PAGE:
Palacio Liévano / Liévano Palace

The place where the Mayor’s Office of Bogotá has worked since 1910. This Renaissance-style structure was erected between 1902 and 1905.

Jorge Eliecer Gaitan Monument

We would have missed this if we hadn’t stopped for drinks at Delicias Colombiana Bread & Coffee. This memorial with a few plaques on the wall is to commemorate one of the most charismatic leaders of the Liberal Party who was assassinated in this location during his second presidential campaign on 9th April 1948.

Jorge Eliecer Gaitan (1903 ~ 1948)
One of the most charismatic leaders of the Liberal Party, Gaitan was known for criticising the ruling classes and promising greater equality and land reform. He was assassinated in his second presidential campaign in 1948, which triggered the famous Bogotazo, the citywide riots that began La Violencia which lasted over a decade. His plaque is, ironically, by the McDonalds on Septima with Aguas.

Source: Bicentenary Special – The Bogota Post July 10 ~ September 10, 2019.
Colombia money with Jorge Eliecer Gaitan on it

Iglesia de San Francisco

Bogota’s oldest surviving church was built between 1557 and 1621. The unique thing in this Catholic church is the remarkable 17th-century gilded main altarpiece. Bogota’s biggest and most elaborate piece of art of its kind.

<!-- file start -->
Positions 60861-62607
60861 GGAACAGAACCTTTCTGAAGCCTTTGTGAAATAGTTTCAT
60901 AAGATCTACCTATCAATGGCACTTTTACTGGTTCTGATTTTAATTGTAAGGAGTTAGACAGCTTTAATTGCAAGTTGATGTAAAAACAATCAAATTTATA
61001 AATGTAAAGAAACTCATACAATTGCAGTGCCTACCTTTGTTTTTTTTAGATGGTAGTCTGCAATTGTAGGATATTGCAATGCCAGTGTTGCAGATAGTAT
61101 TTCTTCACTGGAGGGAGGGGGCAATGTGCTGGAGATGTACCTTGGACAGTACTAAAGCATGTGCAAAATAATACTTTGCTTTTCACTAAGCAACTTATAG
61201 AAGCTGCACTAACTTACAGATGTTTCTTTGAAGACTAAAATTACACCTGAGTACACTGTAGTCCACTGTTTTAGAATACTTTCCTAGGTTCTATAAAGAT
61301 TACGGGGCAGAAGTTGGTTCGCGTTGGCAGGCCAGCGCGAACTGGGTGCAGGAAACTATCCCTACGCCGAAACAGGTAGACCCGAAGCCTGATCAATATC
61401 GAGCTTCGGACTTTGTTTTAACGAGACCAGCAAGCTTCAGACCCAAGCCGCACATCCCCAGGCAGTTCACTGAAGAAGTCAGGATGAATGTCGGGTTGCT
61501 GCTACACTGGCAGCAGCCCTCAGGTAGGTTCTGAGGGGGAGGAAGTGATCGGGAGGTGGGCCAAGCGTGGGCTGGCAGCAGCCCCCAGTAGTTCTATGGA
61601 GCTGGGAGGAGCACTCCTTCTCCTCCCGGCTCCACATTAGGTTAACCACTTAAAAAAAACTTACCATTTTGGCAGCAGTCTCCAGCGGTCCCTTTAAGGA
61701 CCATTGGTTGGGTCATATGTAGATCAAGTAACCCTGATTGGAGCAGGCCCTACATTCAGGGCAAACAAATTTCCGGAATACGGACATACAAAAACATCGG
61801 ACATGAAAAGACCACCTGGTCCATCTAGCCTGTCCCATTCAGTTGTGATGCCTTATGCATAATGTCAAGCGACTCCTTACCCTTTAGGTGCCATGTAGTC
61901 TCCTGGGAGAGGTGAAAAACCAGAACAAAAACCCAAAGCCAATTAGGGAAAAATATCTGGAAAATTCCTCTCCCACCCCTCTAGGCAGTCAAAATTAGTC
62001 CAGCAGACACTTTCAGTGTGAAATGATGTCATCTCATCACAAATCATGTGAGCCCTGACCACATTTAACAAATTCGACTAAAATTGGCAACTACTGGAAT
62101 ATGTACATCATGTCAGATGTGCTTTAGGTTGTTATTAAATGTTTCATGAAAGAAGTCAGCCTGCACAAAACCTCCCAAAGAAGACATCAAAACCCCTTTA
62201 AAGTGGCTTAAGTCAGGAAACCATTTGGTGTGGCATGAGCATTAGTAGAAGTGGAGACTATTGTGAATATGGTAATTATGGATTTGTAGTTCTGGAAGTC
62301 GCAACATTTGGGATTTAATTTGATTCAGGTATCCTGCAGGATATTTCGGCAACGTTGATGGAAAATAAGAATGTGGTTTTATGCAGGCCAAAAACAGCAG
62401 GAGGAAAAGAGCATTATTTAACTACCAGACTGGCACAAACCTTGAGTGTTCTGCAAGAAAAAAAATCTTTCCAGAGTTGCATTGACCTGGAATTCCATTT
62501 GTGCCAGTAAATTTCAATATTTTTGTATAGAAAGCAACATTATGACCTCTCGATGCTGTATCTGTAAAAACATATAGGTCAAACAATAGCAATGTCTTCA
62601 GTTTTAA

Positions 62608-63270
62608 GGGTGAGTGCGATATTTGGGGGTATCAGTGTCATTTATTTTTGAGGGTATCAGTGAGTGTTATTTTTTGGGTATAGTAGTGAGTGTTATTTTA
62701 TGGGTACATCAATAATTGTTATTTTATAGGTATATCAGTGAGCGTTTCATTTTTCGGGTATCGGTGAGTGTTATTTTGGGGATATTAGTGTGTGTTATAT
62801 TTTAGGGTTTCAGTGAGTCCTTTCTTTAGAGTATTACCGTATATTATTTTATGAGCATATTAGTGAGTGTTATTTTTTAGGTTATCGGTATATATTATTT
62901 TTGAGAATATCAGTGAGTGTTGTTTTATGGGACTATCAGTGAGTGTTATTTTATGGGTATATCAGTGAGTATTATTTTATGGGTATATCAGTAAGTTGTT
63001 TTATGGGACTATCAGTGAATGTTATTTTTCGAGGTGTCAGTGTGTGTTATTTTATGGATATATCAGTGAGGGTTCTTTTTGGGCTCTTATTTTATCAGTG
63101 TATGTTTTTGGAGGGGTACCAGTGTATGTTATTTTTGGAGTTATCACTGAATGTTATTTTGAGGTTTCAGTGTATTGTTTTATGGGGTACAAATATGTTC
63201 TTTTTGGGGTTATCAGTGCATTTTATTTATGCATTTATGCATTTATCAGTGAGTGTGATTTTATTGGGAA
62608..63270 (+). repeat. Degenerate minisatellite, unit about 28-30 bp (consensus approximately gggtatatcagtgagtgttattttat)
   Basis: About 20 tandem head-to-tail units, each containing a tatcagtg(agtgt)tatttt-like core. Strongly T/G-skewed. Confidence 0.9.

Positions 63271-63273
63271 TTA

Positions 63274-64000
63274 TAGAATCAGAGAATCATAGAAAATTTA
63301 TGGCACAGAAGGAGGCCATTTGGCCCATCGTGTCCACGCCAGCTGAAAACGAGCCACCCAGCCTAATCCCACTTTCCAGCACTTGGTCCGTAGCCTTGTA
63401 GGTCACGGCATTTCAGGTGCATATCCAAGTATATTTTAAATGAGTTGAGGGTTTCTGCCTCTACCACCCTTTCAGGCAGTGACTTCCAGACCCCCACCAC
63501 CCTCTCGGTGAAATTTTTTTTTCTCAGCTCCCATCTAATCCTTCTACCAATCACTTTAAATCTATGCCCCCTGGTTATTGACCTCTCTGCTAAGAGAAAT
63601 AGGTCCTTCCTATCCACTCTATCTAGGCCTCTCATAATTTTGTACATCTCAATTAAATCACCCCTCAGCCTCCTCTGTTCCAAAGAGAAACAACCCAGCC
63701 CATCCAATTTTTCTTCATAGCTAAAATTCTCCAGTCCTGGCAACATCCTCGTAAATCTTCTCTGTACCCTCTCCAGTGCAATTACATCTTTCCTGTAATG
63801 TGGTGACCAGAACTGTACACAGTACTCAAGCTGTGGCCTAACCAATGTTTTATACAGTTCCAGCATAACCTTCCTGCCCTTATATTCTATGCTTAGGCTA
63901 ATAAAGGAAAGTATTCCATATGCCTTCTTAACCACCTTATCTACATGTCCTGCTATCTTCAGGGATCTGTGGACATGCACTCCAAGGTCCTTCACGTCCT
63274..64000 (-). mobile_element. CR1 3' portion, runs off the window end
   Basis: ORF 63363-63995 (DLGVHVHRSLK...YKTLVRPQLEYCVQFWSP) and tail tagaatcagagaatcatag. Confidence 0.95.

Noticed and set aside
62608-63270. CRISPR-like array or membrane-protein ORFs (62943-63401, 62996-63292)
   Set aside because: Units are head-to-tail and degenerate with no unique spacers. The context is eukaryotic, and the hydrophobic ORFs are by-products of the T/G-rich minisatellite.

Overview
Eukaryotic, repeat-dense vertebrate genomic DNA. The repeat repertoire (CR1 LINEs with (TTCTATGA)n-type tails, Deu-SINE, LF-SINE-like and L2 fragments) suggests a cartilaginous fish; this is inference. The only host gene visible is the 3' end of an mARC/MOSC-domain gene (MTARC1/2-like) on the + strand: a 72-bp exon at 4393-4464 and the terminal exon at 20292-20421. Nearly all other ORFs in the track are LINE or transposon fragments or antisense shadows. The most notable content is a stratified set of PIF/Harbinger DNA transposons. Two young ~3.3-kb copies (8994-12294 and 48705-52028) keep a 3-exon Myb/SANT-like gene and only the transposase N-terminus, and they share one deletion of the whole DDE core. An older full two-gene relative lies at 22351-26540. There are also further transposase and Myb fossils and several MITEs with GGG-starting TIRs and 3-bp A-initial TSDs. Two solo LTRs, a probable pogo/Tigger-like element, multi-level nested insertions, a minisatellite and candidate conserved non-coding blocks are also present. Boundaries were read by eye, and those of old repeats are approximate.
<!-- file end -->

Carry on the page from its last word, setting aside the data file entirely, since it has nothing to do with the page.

Iglesia Nuestra Señora de las Nieves

The unique colours of this church would attract architecture lovers with its facade of red and yellow stripes, influenced by the Roman-Byzantine style. Inside, the main altar is sheltered by several spiral columns, and the church also houses a golden relic embellished with pearls, emeralds and rubies.

Pimientos Restaurante

During our second visit, we stopped for lunch in one of the many restaurants in the area. We had our lovely meals on the top floor, and they served what we ordered in a short time.

Food prices in Pimientos Restaurante

13,000COP – Carne Asada / Sobrebarriga / Lomito de Cerdo
14,000COP – Churrasco / Arriera
16,000COP – ½ Gallina

Platos Especiales
15,000COP – Pechuga Asada / Bandeja Paisa
16,000COP – Pechuga Gratinada / Pechuga en Champinones / Pechuga Hawaina
17,000COP – Lomo de Cerdo / Chuleta Valluna / Lomo Hawaiano / Sobrebarriga al Gusto / Lengua en Salsa
18,000COP – Carne Asada
19,000COP – Carne Arriera (Oreada) / Churrasco / Churrasco Argentino (Queso Salsa y Cebolla)
20,000COP – Plato Mixto

11,000COP – Plato de la Casa (Lunes a Jueves) / Pechuga
12,000COP – Higado Encebollado / Chuleta de Pierna de Cerdo / Combo de Frijol / Cazuela Frijol
13,000COP – Pescado de la Casa
13,500COP – Costillas de Cerdo (Viernes)

Comida de Mar
19,000COP – Moharra / Trucha Asada / Bagre al Gusto Arroz con Camaron / Arroz a la Marinera
20,000COP – Trucha al Ajillo
22,000COP – Trucha Marinera / Cazuela de Mariscos

1,500COP – Arroz
2,500COP – Yuca Cocida / Papa Salada / Patacon
3,500COP – Papa Francesa / Sopa

Other picture and video around the area

Travel Date: 19th May 2018 & 06th July 2019